EMC TESTING: THE BEGINNER'S GUIDE
Chapter 8 - Resources, Books & Training
CLICK HERE to download this 9-chapter guide as an eBook
In this chapter, we'll take a look at some free and paid resources available to take the next step on your path to mastering EMC.
The application of EMC knowledge varies a lot depending on what type of electronics you're working with and also how large your company is and what resources (financial and time) you have at your disposal.
This chapter breaks down some suggestions of further educational resources (books, app notes and online courses) that you can pick and choose from based on your own needs and finances.
Resources, Books & Training
Areas of EMC to Master
EMC is a huge subject, so many engineers can and do make an entire career out of just a subset of it.
Some people focus on the testing aspect, some focus on regulations, some on design and troubleshooting. With so much to learn, it's easy to see how the guys who are really good at this stuff are often coming up to retirement!
Below is my take on some areas of EMC. I've seen other categorizations that come at it from other viewpoints, but as a hardware engineer, this is how I visualize it.
Branches of EMC
Many of these subjects can be a whole career on their own. It's one of the reasons I like EMC so much - there are always more interesting things to learn!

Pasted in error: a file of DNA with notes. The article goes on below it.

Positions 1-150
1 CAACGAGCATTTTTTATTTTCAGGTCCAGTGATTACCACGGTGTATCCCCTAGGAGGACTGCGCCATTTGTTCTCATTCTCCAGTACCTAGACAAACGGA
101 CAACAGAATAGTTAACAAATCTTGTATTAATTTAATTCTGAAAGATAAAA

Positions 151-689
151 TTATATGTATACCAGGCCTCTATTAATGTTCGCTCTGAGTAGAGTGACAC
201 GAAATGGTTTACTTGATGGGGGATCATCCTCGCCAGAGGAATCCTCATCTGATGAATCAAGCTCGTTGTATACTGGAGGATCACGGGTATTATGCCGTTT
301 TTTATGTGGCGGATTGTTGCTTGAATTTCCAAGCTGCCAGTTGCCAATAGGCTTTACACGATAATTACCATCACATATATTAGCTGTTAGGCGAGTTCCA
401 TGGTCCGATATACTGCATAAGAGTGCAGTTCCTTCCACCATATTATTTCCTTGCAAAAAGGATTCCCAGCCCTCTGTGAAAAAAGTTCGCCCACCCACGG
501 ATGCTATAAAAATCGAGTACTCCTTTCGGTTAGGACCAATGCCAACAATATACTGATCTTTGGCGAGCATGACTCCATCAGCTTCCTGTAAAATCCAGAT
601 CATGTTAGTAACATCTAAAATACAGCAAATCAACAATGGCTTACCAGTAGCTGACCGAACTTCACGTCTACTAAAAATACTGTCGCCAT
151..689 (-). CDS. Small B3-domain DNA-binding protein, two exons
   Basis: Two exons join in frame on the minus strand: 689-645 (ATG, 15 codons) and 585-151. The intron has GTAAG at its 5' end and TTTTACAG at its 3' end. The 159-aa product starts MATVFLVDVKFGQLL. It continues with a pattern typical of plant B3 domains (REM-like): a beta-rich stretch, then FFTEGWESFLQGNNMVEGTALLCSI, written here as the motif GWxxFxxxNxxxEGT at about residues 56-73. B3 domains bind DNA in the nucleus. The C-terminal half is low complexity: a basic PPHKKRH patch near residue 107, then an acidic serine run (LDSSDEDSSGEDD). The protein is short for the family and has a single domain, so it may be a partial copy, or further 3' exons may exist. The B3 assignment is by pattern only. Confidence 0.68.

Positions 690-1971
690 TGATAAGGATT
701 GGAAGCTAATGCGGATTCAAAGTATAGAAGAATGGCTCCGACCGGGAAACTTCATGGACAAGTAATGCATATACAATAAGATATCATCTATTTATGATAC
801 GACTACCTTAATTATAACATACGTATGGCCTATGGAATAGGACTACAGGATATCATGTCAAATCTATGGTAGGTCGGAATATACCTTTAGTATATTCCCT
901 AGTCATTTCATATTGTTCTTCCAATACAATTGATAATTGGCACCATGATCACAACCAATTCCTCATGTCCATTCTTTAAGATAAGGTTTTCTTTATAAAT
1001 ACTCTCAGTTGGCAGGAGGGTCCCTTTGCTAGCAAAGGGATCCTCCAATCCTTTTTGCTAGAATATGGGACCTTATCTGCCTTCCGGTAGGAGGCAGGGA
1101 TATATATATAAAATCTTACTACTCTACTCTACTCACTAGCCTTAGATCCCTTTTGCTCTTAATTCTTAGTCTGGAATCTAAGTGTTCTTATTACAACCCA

Where are you in your career continuum?
Given the vastness of the EMC topic, it's unreasonable to expect to learn it all at once. Typically an engineer will learn bits and pieces over time and by the end of their career they eventually have an expert understanding of the subject.
Why 'Learn and Burn' Methodology Doesn't Work For EMC
Hardware engineers like to taunt software engineers for many reasons, but one of them is that they get the luxury of correcting mistakes during the development phase pretty much on the fly. Doesn't compile? Fix error - re-compile - done!
For hardware engineers, of course we try to catch as many functional problems as possible before pulling the trigger on manufacturing a PCB. But the time to identify and remedy a functional hardware issue can be in the order of weeks. We learn lessons, but the feedback loop is much longer than for software engineers.
Because EMC testing typically happens much less often than individual functional PCB spins - maybe twice or 3 times at a well prepared company, or maybe just once at a company who are new to the process, the feedback loop for EMC issues is much longer than for even PCB spins.